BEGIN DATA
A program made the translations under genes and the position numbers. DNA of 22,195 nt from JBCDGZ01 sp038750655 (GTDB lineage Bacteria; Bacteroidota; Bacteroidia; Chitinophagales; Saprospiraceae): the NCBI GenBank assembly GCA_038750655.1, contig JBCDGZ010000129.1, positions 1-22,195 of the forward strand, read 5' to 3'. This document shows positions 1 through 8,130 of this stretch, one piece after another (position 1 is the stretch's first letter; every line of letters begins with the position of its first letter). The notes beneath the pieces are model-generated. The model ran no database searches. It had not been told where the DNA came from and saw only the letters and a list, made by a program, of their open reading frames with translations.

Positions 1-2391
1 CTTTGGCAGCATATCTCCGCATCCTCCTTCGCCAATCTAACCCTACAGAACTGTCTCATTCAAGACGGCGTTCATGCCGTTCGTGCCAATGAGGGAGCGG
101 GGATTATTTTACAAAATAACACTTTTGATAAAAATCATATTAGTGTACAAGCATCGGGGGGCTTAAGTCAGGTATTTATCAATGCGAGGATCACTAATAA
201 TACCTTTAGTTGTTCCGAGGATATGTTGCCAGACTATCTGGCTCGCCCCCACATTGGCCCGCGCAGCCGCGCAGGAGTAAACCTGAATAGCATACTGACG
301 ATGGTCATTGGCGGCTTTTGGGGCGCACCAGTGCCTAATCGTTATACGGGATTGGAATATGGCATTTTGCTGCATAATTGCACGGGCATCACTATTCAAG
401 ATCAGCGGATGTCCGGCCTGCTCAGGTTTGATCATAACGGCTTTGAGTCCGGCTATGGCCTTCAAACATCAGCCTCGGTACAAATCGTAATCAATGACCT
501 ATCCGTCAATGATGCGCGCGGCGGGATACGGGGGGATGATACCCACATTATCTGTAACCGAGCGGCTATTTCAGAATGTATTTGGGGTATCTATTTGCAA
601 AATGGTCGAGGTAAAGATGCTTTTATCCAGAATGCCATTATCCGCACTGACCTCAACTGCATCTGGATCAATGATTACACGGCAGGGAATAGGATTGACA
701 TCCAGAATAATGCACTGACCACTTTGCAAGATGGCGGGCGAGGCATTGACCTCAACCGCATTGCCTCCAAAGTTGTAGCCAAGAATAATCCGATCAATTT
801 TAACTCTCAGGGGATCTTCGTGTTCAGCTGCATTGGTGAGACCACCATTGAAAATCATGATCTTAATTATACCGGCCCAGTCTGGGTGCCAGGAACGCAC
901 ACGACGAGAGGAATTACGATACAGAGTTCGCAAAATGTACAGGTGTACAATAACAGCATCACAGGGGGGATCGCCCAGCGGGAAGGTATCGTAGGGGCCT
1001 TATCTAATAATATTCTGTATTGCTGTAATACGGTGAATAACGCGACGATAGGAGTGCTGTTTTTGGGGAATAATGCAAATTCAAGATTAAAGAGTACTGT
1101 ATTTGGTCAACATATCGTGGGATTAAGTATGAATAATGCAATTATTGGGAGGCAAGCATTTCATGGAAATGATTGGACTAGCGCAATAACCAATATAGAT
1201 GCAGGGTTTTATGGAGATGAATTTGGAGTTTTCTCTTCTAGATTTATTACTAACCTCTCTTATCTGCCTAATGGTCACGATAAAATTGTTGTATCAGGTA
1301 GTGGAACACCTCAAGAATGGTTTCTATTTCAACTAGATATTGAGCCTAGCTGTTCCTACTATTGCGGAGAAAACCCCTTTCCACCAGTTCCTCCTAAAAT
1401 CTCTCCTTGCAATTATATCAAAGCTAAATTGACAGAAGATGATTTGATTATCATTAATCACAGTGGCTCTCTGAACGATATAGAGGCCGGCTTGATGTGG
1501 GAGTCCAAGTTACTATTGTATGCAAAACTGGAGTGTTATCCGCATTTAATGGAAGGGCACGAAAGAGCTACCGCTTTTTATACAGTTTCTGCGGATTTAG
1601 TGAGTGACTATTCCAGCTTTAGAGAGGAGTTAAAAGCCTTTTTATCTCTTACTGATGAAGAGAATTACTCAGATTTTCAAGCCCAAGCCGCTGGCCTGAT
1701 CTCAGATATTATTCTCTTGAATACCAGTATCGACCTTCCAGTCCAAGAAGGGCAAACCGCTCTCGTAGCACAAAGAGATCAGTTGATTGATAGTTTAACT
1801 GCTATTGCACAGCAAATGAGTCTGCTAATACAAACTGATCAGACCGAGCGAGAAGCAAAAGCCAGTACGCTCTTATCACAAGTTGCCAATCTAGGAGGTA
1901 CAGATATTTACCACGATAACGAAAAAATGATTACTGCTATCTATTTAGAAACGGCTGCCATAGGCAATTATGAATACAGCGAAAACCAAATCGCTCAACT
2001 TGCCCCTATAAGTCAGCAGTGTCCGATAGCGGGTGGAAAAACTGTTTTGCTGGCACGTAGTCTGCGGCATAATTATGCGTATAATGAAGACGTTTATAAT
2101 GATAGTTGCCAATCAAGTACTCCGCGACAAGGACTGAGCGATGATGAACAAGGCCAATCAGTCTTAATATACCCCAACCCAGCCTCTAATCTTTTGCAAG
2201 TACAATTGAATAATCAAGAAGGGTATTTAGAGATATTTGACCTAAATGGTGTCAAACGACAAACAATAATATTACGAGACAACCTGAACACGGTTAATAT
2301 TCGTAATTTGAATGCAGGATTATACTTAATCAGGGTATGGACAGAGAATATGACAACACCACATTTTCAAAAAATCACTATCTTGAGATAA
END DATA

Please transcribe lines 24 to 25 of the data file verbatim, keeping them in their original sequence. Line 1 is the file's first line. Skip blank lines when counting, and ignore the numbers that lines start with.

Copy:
2101 GATAGTTGCCAATCAAGTACTCCGCGACAAGGACTGAGCGATGATGAACAAGGCCAATCAGTCTTAATATACCCCAACCCAGCCTCTAATCTTTTGCAAG
2201 TACAATTGAATAATCAAGAAGGGTATTTAGAGATATTTGACCTAAATGGTGTCAAACGACAAACAATAATATTACGAGACAACCTGAACACGGTTAATAT